Don’t panic; I’m close to hitting the wall in my current run of blogorrhoea. What did it for me was clicking through from a link in Lyn Gardner’s take on whether critics should have friends who are theatre makers (no, apparently), which was helpfully provided by fellow blogger Natasha Trippney of Interval Drinks.
This in turn took me to Fin Kennedy’s blog back in December and January [scroll down to the 14th] last year, which was cited by Lyn as an example of what can happen when poacher turns gamekeeper. As Fin noted in the comments section under Lyn’s original article, that’s not strictly what happened. But, It still makes for pretty depressing reading.
Not having had enough of arguments, and feeling somewhat chastened by the description of my blog as “a great resource for the London theater scene” on The Shalimar’s blog (not the intention, I know - but no one wants to feel parochial, and I really am far more guilty of it than most), I went on to have a look at the rumpus recently being waged over at George Hunka’s website concerning his committing the first cardinal sin of criticism - writing up after leaving at the interval. I was alerted to this by Australia’s Alison Croggan’s own excellent response (oh yes, I was really doing the rounds today). Actually, George's position is something of a grey area, and one which (to the best of my knowledge) does not exist in Britain - he was on a free ticket (to a preview performance) and had been invited to write-up, but as a "blogger" rather than as an "actual critic".
In his defence, Hunka can be found musing on: “useless dichotomies -- critic/playwright, amateur/professional -- which only serve to Balkanize the practice of theatre production, reporting and criticism in the United States. Preserving these dichotomies only serves to more firmly entrench the status quo in which these dichotomies encourage antagonism and separation.” This reminds me a lot of what I wrote about at no small length yesterday.
Anyway - yes: he makes a full admission that he left at the interval. No: I’m not sure that’s enough. Nor am I sure that I’m not sure. Obviously it’s terrible manners. But then so is boring someone half to sleep. Obviously a critic can’t report accurately on a play if they haven’t seen it all, and that is their job. By the same token, a blogger is probably well within their rights to leave at the interval if they really can’t face the second half. It is - as Ian Shuttleworth once remarked when someone threw a chair at my head - practical criticism in action. I’ve certainly felt no compunction about not returning for the second halves of West End shows that I wasn’t reviewing.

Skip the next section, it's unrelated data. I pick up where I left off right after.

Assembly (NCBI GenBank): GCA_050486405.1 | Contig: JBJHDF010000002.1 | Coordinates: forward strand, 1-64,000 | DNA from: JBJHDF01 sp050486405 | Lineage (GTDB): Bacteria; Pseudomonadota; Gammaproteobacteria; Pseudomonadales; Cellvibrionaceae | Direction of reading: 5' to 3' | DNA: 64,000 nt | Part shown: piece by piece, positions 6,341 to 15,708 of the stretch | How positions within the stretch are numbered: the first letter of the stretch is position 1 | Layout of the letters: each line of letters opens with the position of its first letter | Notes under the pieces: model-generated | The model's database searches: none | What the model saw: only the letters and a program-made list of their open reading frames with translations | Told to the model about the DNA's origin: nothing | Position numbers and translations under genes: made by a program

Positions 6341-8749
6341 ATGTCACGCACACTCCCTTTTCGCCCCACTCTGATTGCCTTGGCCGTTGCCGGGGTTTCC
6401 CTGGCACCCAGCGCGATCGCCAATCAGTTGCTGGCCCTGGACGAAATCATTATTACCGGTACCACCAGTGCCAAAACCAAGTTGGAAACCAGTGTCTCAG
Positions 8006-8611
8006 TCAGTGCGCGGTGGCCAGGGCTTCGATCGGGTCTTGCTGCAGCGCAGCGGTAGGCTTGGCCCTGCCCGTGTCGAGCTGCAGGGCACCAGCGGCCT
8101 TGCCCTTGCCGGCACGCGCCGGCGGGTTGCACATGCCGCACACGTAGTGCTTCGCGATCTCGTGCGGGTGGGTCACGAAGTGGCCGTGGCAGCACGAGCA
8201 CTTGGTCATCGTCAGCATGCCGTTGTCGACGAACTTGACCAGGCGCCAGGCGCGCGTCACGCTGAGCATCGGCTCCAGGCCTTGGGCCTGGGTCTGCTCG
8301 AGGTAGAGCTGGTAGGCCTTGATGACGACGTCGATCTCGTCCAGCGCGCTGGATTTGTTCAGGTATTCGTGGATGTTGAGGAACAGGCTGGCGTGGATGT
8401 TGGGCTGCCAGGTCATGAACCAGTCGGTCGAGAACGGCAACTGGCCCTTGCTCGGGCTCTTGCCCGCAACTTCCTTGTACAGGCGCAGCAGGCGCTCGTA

Hunka in turn points to theatre director Isaac Butler’s attack on US dramaturgy, which he describes as an “annual churlish slog” - this seems a little harsh given that Butler appears to have directed two of Hunka’s plays. Or perhaps “churlish” is a term of approbation in New York. That, or Butler didn’t do a very good job with the plays. Either way, in many respects Butler’s post seems to echo quite a lot of what gets said over here when writers are complaining about the culture of dramaturgy. What is heartening however, is Christopher Shinn’s comments on the matter. Specifically his praise for:
“other societies, which have much healthier new-writing structures in place -- where young playwrights are getting full and enthusiastically-received productions -- [which] have nothing even approaching "development" as we understand it in America. [...] Dominic Cooke's season since taking over the Royal Court is an example of what happens when structures exist that support the writing of plays (new writers' groups) and then productions. The intermediate step of readings and development without a commitment to production is largely lacking in the U.K. I am a product of a culture that produces, at the highest level, the untested plays of untested writers, and over there I'm one of dozens.”
As the row on Fin Kennedy’s blog, and several spats like it since across a variety of other blogs, attest, we in Britain fret and stamp around a lot worrying about our lot and about theatre here. For the most part, I try not to despair too much. Three years of being paid to read the Daily Mail and the tabloids has instilled in me an almost complete mistrust of hand-wringing and worst case scenarios. Yes, there are issues that want looking at and talking about - most obviously: the ongoing prominence of the British tradition of text-based work, the models of theatre management this can put in place, and the wider issue of what audiences want, expect, and are prepared to work at, or indeed are equipped with the intellectual reference points to deal with - but in our collective passion to improve everything, let’s not forget that we've got plenty to be pleased about too.